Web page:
Josia Pietsch
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\subsection{Sheet 5}




\tutorial{06}{}{}




% Sheet 5  18.5 / 20




\nr 1




\begin{fact}


$X$ is Baire iff every nonempty open set is nonmeager.




In particular, let $X$ be Baire,


then $U \overset{\text{open}}{\subseteq} X$


is Baire.


\end{fact}






\begin{enumerate}[(a)]


\item Let $X$ be a nonempty Baire space


and let $A \subseteq X$.


Show that $A$ cannot be both meager and comeager.






Suppose that $A \subseteq X$ is meager


and comeager.


Then $A = \bigcup_{n < \omega} U_n$


and $X \setminus A = \bigcup_{n < \omega} V_n$


for some nwd sets $U_n, V_n$.


Then $X = A \cup (X \setminus A)$ is meager.


Let $X = \bigcup_{n < \omega} W_n$ be a union of nwd


sets.


Wlog.~the $W_n$ are closed (otherwise replace them $\overline{W_n}$)


Then $\emptyset = \bigcap_{n < \omega} (X \setminus W_n)$


is a countable intersection of open, dense sets,


hence dense $\lightning$




\item Let $X$ be a topological space. The relation $=^\ast$ is transitive:




Suppose $A =^\ast B$ and $B =^\ast C$.


Then $A \symdif C \subseteq (A \symdif B \cup B \symdif C)$


is contained in a meager set.


Since a subset of a nwd set


is nwd, a subset of a meager set is meager.


Hence $A \symdif C$ is meager, thus $A =^\ast C$.




\item Let $X$ be a topological space.


Let $A \subseteq X$ be a set with the Baire property,


then at least one of the following hold:


\begin{enumerate}[(i)]


\item $A $ is meager,


\item there exists $\emptyset = U \overset{\text{open}}{\subseteq} X$


such that $A \cap U$ is comeager in $U$.


\end{enumerate}




Suppose there was $A \subseteq X$ such that (i)


does not hold.


Then there exists $U \overset{\text{open}}{\subseteq} X$


such that $A =^\ast U$.


In particular, $A \symdif U$ is meager,


hence $U \cap (A \symdif U) = U \setminus A$ is meager.


Thus $A \cap U$ is comeager in $U$.




Now suppose that $X$ is a Baire space.


Suppose that for $A$ (i) and (ii) hold.


Let $\emptyset \neq U \overset{\text{open}}{\subseteq} X$


be such that $A \cap U$ is comeager in $U$.


Since $U$ is a Baire space,


this contradicts (a).


\end{enumerate}




\nr 2




Let $(U_i)_{i < \omega}$ be a countable base of $Y$.


We want to find a $G_\delta$ set $A \subseteq X$


such that $f\defon{A}$ is continuous.


It suffices make sure that $f^{1}\defon{A}(U_i)$ is open for all $i < \omega$.


Take some $i < \omega$.


Then $V_i \setminus M_i \subseteq f^{1}(U_i) \subseteq V_i \cup M_i$,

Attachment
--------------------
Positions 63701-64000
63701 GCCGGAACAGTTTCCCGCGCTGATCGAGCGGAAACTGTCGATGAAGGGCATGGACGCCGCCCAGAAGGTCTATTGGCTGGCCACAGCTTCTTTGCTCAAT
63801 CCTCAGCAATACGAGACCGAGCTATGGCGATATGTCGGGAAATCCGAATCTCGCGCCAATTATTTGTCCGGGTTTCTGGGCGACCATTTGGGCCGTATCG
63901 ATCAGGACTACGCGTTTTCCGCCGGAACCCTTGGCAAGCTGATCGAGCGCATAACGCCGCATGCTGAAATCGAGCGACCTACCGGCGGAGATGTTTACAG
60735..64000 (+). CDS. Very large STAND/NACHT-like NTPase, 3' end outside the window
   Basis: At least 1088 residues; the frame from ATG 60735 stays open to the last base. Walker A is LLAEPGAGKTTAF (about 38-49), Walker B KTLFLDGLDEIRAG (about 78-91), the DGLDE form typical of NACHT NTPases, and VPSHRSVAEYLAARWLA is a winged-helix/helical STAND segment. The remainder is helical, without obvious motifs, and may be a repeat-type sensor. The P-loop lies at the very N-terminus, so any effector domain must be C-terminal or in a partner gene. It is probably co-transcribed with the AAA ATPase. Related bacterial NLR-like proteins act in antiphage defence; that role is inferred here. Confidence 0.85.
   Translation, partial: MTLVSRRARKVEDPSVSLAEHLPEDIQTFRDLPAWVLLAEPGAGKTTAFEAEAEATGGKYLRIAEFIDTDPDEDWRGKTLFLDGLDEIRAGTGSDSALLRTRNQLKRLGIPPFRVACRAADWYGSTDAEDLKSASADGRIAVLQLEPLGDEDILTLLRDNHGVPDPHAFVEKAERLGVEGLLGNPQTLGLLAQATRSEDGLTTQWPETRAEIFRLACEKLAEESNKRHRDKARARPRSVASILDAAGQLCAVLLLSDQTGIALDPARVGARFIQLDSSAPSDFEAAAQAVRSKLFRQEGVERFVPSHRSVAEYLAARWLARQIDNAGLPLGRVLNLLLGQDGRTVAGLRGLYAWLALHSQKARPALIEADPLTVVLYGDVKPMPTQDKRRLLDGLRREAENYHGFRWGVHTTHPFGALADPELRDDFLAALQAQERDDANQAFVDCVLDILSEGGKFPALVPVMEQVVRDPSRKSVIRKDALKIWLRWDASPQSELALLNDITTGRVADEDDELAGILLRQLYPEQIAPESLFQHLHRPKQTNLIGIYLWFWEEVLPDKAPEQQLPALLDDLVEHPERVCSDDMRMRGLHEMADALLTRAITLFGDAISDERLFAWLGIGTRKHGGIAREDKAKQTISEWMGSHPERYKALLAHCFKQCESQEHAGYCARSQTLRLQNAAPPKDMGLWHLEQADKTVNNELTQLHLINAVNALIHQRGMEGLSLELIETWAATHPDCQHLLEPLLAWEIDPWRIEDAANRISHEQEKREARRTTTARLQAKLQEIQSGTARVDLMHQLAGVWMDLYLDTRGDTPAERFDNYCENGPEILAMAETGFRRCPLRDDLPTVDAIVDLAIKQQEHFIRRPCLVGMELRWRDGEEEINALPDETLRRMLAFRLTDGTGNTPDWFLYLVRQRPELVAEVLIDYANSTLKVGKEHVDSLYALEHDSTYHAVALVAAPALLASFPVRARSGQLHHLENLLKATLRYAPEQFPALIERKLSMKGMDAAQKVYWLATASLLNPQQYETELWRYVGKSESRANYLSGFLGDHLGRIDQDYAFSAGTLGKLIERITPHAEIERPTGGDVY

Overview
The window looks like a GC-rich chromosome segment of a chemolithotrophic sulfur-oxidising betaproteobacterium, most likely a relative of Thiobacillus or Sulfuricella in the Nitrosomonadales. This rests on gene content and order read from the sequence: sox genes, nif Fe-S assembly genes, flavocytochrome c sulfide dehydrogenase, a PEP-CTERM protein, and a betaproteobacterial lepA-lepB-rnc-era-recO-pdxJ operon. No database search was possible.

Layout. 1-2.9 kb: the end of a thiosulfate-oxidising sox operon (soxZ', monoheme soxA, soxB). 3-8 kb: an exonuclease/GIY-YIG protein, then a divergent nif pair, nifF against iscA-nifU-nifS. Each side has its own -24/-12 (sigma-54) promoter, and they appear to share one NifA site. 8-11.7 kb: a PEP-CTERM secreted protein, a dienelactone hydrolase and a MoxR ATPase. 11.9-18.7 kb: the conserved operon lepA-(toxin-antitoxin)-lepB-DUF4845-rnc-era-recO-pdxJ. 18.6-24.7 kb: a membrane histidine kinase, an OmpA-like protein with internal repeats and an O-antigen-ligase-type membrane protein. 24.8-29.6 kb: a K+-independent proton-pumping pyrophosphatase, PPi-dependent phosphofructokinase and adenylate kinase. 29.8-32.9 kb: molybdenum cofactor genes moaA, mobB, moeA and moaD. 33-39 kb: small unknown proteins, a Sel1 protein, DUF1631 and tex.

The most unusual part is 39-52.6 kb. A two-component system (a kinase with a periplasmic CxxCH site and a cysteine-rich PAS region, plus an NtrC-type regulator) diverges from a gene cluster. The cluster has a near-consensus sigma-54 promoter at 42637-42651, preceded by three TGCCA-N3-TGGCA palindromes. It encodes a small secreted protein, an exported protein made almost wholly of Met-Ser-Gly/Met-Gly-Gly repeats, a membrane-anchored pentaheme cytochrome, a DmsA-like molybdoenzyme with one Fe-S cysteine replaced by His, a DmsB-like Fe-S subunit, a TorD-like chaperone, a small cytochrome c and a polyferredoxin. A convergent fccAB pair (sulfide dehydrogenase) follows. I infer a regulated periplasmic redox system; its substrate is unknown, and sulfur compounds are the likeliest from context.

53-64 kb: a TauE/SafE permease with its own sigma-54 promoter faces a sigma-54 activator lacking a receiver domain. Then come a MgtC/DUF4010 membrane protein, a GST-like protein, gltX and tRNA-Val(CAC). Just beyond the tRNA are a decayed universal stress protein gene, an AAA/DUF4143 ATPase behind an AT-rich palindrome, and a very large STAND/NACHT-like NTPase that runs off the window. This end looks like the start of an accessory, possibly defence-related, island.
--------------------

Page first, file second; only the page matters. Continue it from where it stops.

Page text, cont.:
where $V_i$ is open and $M_i$ is meager.


Let $M'_i \supseteq M_i$ be a meager $F_\sigma$set.


Now let $A \coloneqq X \setminus \bigcup_{i <\omega} M_i'$.


We have that $A$ is a countable intersection of open dense sets,


hence it is dense and $G_\delta$.


For any $i < \omega$,


$V_i \cap A \subseteq f\defon{A}^{1}(U_i) \subseteq (V_i \cup M_i) \cap A = V_i \cap A$,


so $f\defon{A}^{1}(U_i) = V_i \cap A$ is open.




\nr 3


\todo{handwritten}






\nr 4


\begin{lemma}


There exists a nonmeager subset $A \subseteq \R^2$


such that no three points of $A$ are collinear.


\end{lemma}


This requires the use of the axiom of choice.


\begin{proof}


Enumerate the continuummany $F_\sigma$ subsets of $\R^2$


as $(F_i)_{i < \fc}$.


We will inductively construct a sequence $(a_i)_{i < \fc}$


of points of $\R^2$ such that for each $i < \fc$:


\begin{enumerate}[(i)]


\item $\{a_j  j \le i\} $ is not a subset of $F_i$ and


\item $\{a_j  j \le i\}$ does not contain any three collinear points.


\end{enumerate}


\begin{enumerate}[(a)]


\item Let $B = \{x \in \R  (F_i)_x \text{ is meager}\}$.


Then $B$ is comeager in $\R$ and $B = \fc$.




We have $B = \fc$:


$B$ contains a comeager $G_\delta$ set, say $B'$.


$B'$ is Polish,


hence $B' = P \cup C$


for $P$ perfect and $C$ countable,


and $P \in \{\fc, 0\}$.


But $B'$ can't contain an isolated point.


\item We use $B$ to find a suitable point $a_i$:




To ensure that (i) holds, it suffices to chose


$a_i \not\in F_i$.


Since $B = \fc$ and $\{a_i  j < i\} = i < \fc$,


there exists some $x \in B \setminus \{\pi_1(a_j) j <i\}$,


where $\pi$ denotes the projection.


Choose one such $x$.


We need to find $y \in \R$,


such that $(x,y) \not\in F_i$


and $\{a_j  j < i\} \cup \{(x,y)\}$


does not contain three collinear points.




Since $(F_i)_x$ is meager, we have that


$\{x\} \times \R \setminus F_i = \R \setminus (F_i)_x = \fc$.


Let $L \coloneqq \{y \in \R  \exists j < k < i. ~a_j, a_k,(x,y) \text{are collinear}\}$.


Since every pair $a_j \neq a_k, j < k < i$,


adds at most one point to $L$,


we get $L \le i^2 < \fc$.


Hence $\R \setminus (F_i)_x \setminus L = \fc$.


In particular, the set is non empty, and we find $y$ as desired


and can set $a_i \coloneqq (x,y)$.




% We have not chosen too many points so far.


% So there are not too many lines,


% we can not choose a point from,


% but there are many points in $B$.


\item $A$ is by construction not a subset of any $F_\sigma$ meager set.


Hence it is not meager, since any meager set is contained


in an $F_\sigma$ meager set.


\end{enumerate}


\end{proof}


\begin{enumerate}


\item[(d)] For every $x \in \R$ we have that $A_x$ contains at most


two points, hence it is meager.


In particular $\{x \in \R  A_x \text{ is meager}\} = \R$


is comeager.


However $A$ is not meager.


Hence $A$ can not be a set with the Baire property


by \yaref{thm:kuratowskiulam}.


In particular, the assumption of the set having


the BP is necessary.




\end{enumerate}